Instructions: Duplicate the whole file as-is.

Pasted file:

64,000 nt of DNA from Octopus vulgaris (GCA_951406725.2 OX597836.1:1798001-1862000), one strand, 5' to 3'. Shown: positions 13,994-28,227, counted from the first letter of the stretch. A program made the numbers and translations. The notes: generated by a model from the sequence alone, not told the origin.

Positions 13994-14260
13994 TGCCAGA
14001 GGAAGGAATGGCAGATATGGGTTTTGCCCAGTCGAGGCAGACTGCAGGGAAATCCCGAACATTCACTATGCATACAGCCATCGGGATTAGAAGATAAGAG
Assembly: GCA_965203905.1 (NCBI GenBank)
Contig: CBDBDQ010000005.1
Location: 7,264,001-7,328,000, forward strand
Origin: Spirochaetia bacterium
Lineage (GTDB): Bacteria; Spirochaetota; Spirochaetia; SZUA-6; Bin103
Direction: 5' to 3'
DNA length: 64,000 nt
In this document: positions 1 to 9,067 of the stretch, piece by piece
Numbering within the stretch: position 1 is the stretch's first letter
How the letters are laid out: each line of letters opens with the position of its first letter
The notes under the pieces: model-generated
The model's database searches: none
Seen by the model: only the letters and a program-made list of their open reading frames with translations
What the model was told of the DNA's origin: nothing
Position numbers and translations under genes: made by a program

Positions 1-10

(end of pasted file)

64,000 nt of DNA from Octopus vulgaris (GCA_951406725.2 OX597836.1:1798001-1862000), one strand, 5' to 3'. Shown: positions 13,994-28,227, counted from the first letter of the stretch. A program made the numbers and translations. The notes: generated by a model from the sequence alone, not told the origin.

Positions 13994-14260
13994 TGCCAGA
14001 GGAAGGAATGGCAGATATGGGTTTTGCCCAGTCGAGGCAGACTGCAGGGAAATCCCGAACATTCACTATGCATACAGCCATCGGGATTAGAAGATAAGAG
Assembly: GCA_965203905.1 (NCBI GenBank)
Contig: CBDBDQ010000005.1
Location: 7,264,001-7,328,000, forward strand
Origin: Spirochaetia bacterium
Lineage (GTDB): Bacteria; Spirochaetota; Spirochaetia; SZUA-6; Bin103
Direction: 5' to 3'
DNA length: 64,000 nt
In this document: positions 1 to 9,067 of the stretch, piece by piece
Numbering within the stretch: position 1 is the stretch's first letter
How the letters are laid out: each line of letters opens with the position of its first letter
The notes under the pieces: model-generated
The model's database searches: none
Seen by the model: only the letters and a program-made list of their open reading frames with translations
What the model was told of the DNA's origin: nothing
Position numbers and translations under genes: made by a program

Positions 1-10